Khosrowshahi has been largely in course-correction mode after a brutal last year. The company’s executives, pushing full throttle on making Uber the most popular and dominant ride-hailing service, had cultivated a hyper aggressive culture that took little notice of regulations and standard business protocol.
Former Uber engineer Susan Fowler accused Uber in a blog post of being a toxic place for women to work, a post that was bracketed by reports of a range of questionable business tactics under Kalanick, including spying on rivals, intentionally fooling regulators, lying to business partners, sharing a customer’s private medical history, and later, hiding massive data breaches.
Waymo’s lawsuit said Uber was developing light detection and ranging systems based on information stolen by former Waymo employee Anthony Levandowski, who started a self-driving truck company in early 2016 that Uber bought for about $680 million in August of that year.
The trial rehashed how Kalanick, who has called Levandowski a “brother from another mother,” wooed the engineer while he was at Google. Levandowski was frustrated by the pace of Google’s program and wanted to start his own company. Kalanick encouraged his venture, and eight months after Otto was founded, Uber bought it.
The lawsuit alleged that Levandowski downloaded about 14,000 files from Google’s servers before leaving the company. These files allegedly contained the secret LiDAR information that Waymo accused Uber of using to speed the progress of its self-driving car team. Google has worked on autonomous cars since 2009 and Uber since 2015.
Khosrowshashi said he didn’t think Uber stole trade secrets from Waymo, but some employees may have inappropriately taken files from Google before they left.
Waymo said in its statement Friday that it was “committed to working with Uber (Google is an early investor in the ride-sharing company) to make sure that each company develops its own technology.”
What remains unclear is whether the lawsuit or the verdict affects Uber’s self-driving car strategy.
Khosrowshahi’s statement says his company will be “taking steps with Waymo that ensure that our LiDAR and software represents just our good work,” suggesting some kind of tech monitoring arrangement.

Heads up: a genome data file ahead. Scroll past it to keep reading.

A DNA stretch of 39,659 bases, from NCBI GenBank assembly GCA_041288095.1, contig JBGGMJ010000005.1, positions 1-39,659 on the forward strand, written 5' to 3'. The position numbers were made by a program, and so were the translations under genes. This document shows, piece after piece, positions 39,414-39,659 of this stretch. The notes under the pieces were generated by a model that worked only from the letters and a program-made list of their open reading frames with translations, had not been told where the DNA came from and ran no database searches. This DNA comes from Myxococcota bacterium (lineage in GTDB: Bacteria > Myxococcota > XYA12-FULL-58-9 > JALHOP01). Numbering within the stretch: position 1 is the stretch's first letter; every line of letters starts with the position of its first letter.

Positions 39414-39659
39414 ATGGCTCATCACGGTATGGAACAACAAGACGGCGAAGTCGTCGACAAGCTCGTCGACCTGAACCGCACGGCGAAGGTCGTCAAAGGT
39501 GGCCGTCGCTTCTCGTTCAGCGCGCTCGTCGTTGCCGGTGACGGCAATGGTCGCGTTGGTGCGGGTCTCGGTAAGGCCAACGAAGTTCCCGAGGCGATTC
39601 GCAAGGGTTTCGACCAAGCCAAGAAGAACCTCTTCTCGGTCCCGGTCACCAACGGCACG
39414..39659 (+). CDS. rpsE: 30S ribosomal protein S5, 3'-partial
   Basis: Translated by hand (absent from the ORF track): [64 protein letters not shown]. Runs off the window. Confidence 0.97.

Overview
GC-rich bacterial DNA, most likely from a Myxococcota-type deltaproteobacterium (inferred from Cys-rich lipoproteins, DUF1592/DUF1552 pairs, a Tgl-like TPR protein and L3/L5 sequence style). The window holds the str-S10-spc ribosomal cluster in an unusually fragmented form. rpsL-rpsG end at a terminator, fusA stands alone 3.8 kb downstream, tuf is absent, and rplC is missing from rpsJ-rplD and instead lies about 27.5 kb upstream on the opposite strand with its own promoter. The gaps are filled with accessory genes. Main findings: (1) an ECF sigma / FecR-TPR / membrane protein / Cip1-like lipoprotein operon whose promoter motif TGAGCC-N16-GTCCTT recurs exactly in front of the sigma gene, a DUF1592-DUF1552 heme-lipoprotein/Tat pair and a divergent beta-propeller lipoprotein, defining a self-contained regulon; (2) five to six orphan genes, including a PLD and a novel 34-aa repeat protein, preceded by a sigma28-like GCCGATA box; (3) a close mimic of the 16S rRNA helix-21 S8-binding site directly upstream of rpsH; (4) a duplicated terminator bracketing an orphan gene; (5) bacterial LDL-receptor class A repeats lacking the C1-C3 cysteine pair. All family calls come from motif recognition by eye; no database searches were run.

If Uber’s LiDAR never had any Waymo trade secrets, the company should be able to proceed as planned with its various self-driving car tests. If that’s not the case, then it would have to rebuild its LiDAR or retrofit its cars with LiDAR purchased on the open market, a potentially costly and time consuming move.
Waymo filed its lawsuit after it mistakenly received an email meant for Uber executives that included images of a LiDAR-related computer chip that Waymo said was identical to its own design.
Bro culture spotlight
Court testimony put a spotlight back on not just Kalanick, who has been largely out of public view in recent months, but also on the “bro culture” atmosphere that permeates many tech companies.
Among the many emails and text messages that were part of the trial was one message Levandowski sent Kalanick containing a link to a short video of Michael Douglas’ “Greed is Good” speech from Wall Street.
Waymo lawyers convinced Alsup to allow them to play the clip, implying that Kalanick, like Douglas’ character, Gordon Gekko, was willing to do anything in the pursuit of riches.
Notes from a meeting Kalanick had in 2015 included a list of things the CEO wanted such as a “pound of flesh.”
The Shakespearean term has aggressive overtones. When asked on the witness stand why he used it, Kalanick shrugged: “I don’t know specifically. It’s a term I use from time to time. I don’t know.”
Khosrowshahi has tried to distance the company from the culture of his predecessor. He’s looking to improve Uber’s relationship with drivers, negotiate with cities such as London that threaten to boot the service, and generally present a public face that contrasts with the take-no-prisoners approach of his predecessor.
Follow USA TODAY tech writers Marco della Cava and Elizabeth Weise on Twitter.
Read or Share this story: https://usat.ly/2nQuqaN